A species of Elaeagnus/Apocynum thickets along river-banks and on river flood-plains. However, with the cultivation of Apocynum (dogbane) as a fibre-plant and the introduction of extensive irrigation projects, Hyles chamyla (or hybrids thereof) has/have spread along irrigation canals and become a local pest of cultivated dogbane in Uzbekistan and Tajikistan (Gerasimov & Gerasimova, 1932; Shchetkin, 1956). Such human intervention has also facilitated the breakdown of barriers between Hyles chamyla and Hyles hippophaes bienerti.

An avid visitor to Cistanche flowers at dusk, along with Hyles hippophaes bienerti (Shchetkin, 1956). By day, most adults rest among grass tussocks.

Typical open riverine habitat of Hyles chamyla, Turpan area, Xinjiang, China. Photo: © Tony Pittaway.


China: 7.vii (Xayar). Mongolia: 1-6.vi (Gov'-Altai Province); 29-30.vi (Khovd Province); 8-10.vii (Khovd Province).


OVUM: Unknown, but presumably as Hyles euphorbiae.

LARVA: Full-fed, 55--80mm. Dimorphic: khaki grass-green or bluish-grey.

Similar to that of Hyles hippophaes bienerti, a species with which it appears to share a common ancestor, but with significant differences. The coloration and pattern tend to remain the same for all instars. In the final instar the primary body colour is pale khaki grass-green, although some have a bluish-grey suffusion. The legs, prolegs, anal claspers, head and shield are of the same colour. The body is covered with small yellowish-white dots, but these are usually larger and fewer in number than in Hyles hippophaes bienerti, and may even be absent. The horn is yellow with a black tip. Spiracles pale with, in many, dark marks either side. Unlike in Hyles hippophaes bienerti, no dorso-lateral stripe is present and there is no elongated yellow spot at the base of the horn. A ventro-lateral yellowish-white band runs from thoracic segment 1 to abdominal segment 8. In some individuals the dorsal surface has a slight cinnamon hue, whilst others bear large but regular black patches (Shchetkin, 1956).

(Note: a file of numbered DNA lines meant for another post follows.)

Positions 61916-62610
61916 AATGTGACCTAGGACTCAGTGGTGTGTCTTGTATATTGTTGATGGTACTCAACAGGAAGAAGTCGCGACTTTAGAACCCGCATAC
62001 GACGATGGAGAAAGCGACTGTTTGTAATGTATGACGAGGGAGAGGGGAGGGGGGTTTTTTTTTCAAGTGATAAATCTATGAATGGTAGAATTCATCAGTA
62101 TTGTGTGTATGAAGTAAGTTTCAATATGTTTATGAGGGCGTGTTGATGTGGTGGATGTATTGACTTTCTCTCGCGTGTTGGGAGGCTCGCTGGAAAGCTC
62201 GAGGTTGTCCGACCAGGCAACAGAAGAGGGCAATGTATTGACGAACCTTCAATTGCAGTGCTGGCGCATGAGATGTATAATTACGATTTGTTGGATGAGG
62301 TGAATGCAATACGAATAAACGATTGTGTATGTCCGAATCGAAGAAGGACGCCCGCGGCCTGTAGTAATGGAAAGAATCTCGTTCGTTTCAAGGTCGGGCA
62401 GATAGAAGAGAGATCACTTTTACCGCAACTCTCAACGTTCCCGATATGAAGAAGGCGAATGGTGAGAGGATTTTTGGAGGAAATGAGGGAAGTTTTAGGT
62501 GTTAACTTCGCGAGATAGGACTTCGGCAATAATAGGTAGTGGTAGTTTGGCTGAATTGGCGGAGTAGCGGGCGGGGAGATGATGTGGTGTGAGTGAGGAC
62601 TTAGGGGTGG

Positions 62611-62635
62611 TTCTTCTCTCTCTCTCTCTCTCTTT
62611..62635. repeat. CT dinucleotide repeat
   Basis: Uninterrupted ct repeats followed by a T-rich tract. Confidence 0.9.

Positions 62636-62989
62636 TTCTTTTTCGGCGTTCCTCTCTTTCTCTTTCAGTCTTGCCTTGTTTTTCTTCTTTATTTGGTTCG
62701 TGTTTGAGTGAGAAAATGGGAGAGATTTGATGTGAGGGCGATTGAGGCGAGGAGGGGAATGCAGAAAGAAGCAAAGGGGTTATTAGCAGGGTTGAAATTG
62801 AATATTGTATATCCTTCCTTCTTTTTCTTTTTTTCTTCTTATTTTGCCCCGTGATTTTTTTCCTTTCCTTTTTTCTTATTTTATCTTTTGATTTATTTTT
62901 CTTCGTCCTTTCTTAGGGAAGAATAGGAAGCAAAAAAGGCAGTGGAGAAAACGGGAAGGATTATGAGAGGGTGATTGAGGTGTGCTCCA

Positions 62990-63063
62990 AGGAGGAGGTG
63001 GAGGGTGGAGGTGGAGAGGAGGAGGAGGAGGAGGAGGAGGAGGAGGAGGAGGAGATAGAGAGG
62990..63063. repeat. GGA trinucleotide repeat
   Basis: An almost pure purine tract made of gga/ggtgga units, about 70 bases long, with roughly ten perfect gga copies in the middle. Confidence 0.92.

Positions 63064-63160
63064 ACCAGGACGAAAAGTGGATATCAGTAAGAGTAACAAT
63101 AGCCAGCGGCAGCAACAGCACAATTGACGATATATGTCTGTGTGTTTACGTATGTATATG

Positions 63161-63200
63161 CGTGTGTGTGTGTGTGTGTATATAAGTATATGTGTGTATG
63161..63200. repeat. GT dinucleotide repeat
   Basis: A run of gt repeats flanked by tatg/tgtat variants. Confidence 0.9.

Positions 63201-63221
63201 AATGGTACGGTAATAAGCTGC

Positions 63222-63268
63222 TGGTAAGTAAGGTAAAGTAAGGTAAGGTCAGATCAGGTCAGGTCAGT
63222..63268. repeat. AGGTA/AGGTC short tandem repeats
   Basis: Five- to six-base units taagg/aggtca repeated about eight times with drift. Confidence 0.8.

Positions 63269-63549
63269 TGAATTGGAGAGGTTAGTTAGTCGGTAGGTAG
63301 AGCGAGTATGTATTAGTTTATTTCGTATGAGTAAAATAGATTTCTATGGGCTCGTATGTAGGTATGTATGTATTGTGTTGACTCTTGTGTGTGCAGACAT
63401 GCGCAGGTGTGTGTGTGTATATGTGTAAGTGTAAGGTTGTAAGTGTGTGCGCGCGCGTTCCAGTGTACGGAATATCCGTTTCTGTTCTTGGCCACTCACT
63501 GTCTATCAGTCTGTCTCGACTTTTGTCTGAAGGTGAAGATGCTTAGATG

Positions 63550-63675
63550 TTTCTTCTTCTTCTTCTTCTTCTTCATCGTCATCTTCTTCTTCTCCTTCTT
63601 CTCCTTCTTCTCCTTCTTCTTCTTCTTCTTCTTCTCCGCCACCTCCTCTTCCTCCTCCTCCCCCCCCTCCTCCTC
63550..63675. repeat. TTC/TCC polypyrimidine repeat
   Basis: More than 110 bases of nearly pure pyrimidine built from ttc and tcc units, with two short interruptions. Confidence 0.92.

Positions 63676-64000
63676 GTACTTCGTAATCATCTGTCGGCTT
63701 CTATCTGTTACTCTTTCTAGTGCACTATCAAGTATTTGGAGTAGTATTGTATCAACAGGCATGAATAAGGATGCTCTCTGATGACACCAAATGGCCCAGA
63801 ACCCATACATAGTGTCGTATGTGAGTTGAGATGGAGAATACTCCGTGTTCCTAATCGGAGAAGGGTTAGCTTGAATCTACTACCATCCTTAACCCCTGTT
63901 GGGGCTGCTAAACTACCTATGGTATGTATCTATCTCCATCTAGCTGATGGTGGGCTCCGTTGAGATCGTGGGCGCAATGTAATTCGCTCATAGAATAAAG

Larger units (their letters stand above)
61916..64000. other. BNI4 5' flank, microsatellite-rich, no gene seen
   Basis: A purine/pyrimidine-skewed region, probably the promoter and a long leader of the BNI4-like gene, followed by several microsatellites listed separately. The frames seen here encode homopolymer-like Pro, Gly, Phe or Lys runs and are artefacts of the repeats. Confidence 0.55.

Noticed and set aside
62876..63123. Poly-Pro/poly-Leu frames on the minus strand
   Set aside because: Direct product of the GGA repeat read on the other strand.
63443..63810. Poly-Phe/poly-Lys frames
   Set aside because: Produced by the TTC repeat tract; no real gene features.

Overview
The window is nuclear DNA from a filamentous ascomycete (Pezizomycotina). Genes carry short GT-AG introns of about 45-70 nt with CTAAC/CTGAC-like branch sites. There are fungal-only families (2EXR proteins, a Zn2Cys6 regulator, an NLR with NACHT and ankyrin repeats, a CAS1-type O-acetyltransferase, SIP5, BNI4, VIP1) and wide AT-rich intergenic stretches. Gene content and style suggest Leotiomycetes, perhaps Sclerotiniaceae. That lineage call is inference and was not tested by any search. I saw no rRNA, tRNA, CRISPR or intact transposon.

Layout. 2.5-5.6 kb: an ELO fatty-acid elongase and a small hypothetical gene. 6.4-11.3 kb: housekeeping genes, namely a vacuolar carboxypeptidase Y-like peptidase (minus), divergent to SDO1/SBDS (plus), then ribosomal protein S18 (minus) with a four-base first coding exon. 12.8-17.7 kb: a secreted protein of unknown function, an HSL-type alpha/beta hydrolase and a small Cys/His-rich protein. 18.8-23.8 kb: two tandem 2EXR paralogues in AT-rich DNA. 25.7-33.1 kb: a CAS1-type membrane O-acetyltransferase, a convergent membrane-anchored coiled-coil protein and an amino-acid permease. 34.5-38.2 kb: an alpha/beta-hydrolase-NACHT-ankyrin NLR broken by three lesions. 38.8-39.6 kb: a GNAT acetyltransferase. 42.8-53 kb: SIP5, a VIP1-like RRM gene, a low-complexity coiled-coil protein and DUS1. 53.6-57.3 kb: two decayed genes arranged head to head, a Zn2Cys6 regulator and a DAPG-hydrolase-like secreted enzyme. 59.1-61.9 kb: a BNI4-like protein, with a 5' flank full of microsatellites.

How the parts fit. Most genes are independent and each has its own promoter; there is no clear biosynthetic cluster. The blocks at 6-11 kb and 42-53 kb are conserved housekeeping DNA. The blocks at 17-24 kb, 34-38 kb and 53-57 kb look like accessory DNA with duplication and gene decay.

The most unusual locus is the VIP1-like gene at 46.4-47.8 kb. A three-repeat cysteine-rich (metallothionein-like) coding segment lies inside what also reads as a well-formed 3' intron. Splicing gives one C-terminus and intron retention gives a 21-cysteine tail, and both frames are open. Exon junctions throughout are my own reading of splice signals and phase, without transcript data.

The larvae are voracious feeders and grow very quickly, particularly in the fourth and fifth instars.

Full-grown larva of Hyles chamyla on Apocynum pictum, 15 km S of Bulgan somon, Uvhod-Ula Mts., Dzhungarian Gobi, Khovd Province, Mongolia, 11.vii.2007. Photo: © V. Anikin.